Seeking advice please. Thanks in advance


    Chris
Page 1
    • _CC_
    • By _CC_ 5th Oct 17, 4:15 PM
    • 274 Posts
    • 262 Thanks
    _CC_
    • #2
    • 5th Oct 17, 4:15 PM
    • #2
    • 5th Oct 17, 4:15 PM
    It doesn't sound like they are changing the rules as such.

    The rent has to meet the 130% of mortgage repayment threshold.

    The crux seems to be what the valuers think the market rate is versus what you think it to be.

    Naturally a lender is going to go with the valuer.

    They're likely going to get their figure from the rent being paid in the local market for similar properties. Does your rental figure seem high compared to other local and similar properties?

    All the stuff you write about the mortgage being cheaper than before is background noise and irrelevant unfortunately.
    • csgohan4
    • By csgohan4 5th Oct 17, 5:09 PM
    • 4,020 Posts
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    csgohan4
    • #3
    • 5th Oct 17, 5:09 PM
    • #3
    • 5th Oct 17, 5:09 PM
    It doesn't sound like they are changing the rules as such.

    The rent has to meet the 130% of mortgage repayment threshold.

    The crux seems to be what the valuers think the market rate is versus what you think it to be.

    Naturally a lender is going to go with the valuer.

    They're likely going to get their figure from the rent being paid in the local market for similar properties. Does your rental figure seem high compared to other local and similar properties?

    All the stuff you write about the mortgage being cheaper than before is background noise and irrelevant unfortunately.
    Originally posted by _CC_


    Not forgetting when interest rates go up, it will be a lot higher the payments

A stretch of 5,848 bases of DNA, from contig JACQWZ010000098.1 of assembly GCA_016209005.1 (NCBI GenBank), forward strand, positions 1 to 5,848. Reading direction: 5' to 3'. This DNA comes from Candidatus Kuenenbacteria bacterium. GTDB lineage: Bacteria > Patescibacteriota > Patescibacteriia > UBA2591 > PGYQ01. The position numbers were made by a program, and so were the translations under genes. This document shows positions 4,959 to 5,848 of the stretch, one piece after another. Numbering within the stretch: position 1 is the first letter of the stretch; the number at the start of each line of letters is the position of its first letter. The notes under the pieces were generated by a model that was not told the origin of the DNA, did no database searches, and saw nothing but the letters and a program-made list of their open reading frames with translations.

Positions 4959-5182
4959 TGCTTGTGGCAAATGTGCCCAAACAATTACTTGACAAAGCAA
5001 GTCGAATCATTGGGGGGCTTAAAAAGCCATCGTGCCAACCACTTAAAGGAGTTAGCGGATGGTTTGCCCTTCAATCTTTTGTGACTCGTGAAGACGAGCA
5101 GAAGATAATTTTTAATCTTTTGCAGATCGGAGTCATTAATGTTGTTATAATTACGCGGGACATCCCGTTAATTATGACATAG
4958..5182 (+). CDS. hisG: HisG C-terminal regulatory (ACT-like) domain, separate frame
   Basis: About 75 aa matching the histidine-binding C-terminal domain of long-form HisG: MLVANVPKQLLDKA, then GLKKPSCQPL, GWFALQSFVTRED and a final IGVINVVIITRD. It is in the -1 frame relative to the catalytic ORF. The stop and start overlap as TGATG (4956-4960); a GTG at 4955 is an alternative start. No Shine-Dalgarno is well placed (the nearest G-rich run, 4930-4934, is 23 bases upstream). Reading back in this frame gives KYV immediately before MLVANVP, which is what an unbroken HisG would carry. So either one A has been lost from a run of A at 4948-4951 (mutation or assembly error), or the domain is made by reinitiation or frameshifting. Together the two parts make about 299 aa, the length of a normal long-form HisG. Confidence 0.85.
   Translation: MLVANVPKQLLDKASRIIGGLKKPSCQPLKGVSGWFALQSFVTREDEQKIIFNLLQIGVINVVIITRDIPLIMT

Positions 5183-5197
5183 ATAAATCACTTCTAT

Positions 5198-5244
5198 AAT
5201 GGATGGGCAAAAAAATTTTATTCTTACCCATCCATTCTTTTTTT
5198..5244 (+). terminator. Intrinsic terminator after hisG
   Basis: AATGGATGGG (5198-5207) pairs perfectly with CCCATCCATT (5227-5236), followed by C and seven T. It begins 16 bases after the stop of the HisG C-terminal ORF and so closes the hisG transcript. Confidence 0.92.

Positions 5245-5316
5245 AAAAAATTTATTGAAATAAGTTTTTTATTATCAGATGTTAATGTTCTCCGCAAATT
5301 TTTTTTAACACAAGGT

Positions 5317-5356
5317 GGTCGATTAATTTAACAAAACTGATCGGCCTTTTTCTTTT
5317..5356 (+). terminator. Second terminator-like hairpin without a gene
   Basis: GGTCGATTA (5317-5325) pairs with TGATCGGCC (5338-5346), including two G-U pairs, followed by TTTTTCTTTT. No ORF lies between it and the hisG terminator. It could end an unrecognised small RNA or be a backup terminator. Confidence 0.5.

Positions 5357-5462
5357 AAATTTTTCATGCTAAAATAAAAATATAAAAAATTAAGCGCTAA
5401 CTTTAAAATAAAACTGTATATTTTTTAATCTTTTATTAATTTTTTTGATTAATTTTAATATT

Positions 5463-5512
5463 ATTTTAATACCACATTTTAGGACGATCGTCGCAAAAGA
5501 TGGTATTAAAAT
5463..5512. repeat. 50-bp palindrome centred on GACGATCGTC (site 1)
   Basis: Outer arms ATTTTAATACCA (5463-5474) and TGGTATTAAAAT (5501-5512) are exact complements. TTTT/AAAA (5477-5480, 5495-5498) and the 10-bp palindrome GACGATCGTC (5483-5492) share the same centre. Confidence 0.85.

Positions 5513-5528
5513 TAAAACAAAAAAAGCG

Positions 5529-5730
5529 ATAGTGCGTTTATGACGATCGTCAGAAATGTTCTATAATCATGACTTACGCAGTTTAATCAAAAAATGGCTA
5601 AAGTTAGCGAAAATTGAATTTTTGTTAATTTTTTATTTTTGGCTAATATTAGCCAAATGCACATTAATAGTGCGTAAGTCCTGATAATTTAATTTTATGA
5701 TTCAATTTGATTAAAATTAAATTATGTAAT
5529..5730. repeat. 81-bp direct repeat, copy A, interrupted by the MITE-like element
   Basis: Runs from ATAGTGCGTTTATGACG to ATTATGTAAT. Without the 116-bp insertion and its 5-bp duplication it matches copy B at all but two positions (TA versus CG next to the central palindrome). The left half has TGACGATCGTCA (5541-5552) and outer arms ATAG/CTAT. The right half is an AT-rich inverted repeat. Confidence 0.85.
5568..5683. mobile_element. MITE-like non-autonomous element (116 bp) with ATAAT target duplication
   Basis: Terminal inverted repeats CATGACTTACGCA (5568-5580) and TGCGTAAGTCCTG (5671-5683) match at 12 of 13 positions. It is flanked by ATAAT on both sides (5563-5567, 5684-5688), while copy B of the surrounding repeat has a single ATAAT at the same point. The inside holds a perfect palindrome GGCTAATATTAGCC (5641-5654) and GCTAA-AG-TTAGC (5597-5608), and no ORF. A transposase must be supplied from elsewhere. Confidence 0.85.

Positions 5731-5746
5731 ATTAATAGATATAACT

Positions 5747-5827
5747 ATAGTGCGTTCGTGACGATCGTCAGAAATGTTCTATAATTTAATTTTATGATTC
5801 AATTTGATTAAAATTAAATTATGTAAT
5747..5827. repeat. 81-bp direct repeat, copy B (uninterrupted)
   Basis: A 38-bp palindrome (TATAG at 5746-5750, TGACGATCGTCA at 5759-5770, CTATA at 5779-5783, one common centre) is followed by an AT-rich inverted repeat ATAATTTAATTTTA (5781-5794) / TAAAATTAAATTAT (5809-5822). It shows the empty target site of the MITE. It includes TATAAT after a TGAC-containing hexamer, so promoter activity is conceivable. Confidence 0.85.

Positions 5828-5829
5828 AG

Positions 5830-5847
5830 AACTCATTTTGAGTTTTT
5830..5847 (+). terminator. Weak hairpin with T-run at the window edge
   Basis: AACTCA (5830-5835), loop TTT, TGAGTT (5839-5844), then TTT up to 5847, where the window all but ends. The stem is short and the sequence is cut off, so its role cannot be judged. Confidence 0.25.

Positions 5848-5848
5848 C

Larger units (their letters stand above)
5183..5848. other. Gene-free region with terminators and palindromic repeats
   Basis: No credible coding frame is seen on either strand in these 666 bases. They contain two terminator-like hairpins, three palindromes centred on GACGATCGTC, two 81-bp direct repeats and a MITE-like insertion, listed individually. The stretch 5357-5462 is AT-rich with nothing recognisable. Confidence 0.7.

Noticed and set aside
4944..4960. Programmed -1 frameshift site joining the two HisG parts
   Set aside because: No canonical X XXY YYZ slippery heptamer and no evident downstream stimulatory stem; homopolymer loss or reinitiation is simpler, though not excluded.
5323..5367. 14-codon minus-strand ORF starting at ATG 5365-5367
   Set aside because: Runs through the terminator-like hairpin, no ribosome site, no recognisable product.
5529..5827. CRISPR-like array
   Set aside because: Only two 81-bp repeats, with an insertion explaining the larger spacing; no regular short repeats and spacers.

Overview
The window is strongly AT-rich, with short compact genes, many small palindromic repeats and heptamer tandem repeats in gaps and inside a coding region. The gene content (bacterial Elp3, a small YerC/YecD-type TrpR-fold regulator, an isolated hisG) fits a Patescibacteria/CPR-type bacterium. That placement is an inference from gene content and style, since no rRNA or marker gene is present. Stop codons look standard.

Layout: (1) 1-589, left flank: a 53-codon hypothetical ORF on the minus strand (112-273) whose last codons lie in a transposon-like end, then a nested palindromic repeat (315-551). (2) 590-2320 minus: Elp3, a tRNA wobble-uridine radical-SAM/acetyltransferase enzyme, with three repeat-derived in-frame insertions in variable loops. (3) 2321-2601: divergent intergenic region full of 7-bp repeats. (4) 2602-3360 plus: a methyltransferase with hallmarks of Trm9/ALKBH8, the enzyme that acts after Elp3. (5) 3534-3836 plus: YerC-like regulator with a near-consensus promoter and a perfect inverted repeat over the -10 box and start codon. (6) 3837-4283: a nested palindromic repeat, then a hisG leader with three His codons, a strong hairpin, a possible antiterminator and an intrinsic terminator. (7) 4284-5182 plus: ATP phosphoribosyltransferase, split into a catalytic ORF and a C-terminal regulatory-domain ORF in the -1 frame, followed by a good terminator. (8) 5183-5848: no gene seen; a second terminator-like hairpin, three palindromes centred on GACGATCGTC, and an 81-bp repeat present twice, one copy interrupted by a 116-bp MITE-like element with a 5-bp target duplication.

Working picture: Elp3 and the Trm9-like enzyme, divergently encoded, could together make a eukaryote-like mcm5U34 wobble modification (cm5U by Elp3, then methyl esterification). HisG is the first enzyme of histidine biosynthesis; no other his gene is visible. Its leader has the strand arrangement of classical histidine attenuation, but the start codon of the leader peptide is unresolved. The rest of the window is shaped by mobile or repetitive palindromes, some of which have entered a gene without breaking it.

"It is prudent when shopping for something important, not to limit yourself to Pound land"
    • arc_
    • By arc_ 5th Oct 17, 8:19 PM
    • 4 Posts
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    arc_
    • #4
    • 5th Oct 17, 8:19 PM
    • #4
    • 5th Oct 17, 8:19 PM
    The HSBC rep told me that as long as my rent is 130% of the monthly payment and my house is valued 75% LTV, it will meet their criteria. I am now getting 950 p/m and not out the ordinary no.

    The issue is that now HSBC say they are taking the lenders rental potential as a figure too, even though they said before I am allowed to proceed with the application, my rent must be 130%. This is the point.

    Its been paying for itself for 4 years under their variable rates, and as soon as I want to remortgage, they are not interested in helping. If their IVR call stacks up to what I remember them saying, there are big issues as I have been incorrectly advised
    • arc_
    • By arc_ 5th Oct 17, 8:20 PM
    • 4 Posts
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    arc_
    • #5
    • 5th Oct 17, 8:20 PM
    • #5
    • 5th Oct 17, 8:20 PM
    exactly, so they cant just keep me cornered in a standard variable rate. Its robbery
    • _CC_
    • By _CC_ 5th Oct 17, 8:48 PM
    • 274 Posts
    • 262 Thanks
    _CC_
    • #6
    • 5th Oct 17, 8:48 PM
    • #6
    • 5th Oct 17, 8:48 PM
    The HSBC rep told me that as long as my rent is 130% of the monthly payment and my house is valued 75% LTV, it will meet their criteria. I am now getting 950 p/m and not out the ordinary no.

    The issue is that now HSBC say they are taking the lenders rental potential as a figure too, even though they said before I am allowed to proceed with the application, my rent must be 130%. This is the point.

    Its been paying for itself for 4 years under their variable rates, and as soon as I want to remortgage, they are not interested in helping. If their IVR call stacks up to what I remember them saying, there are big issues as I have been incorrectly advised
    Originally posted by arc_
    It's really no different than a residential mortgage being conditional on a valuation. The lender has to be satisfied the rental income from the property covers 130% of the repayment.

    Having one tenant willing to pay £950 doesn't mean most tenants would, just as with house prices and values. The market rate has to be determined.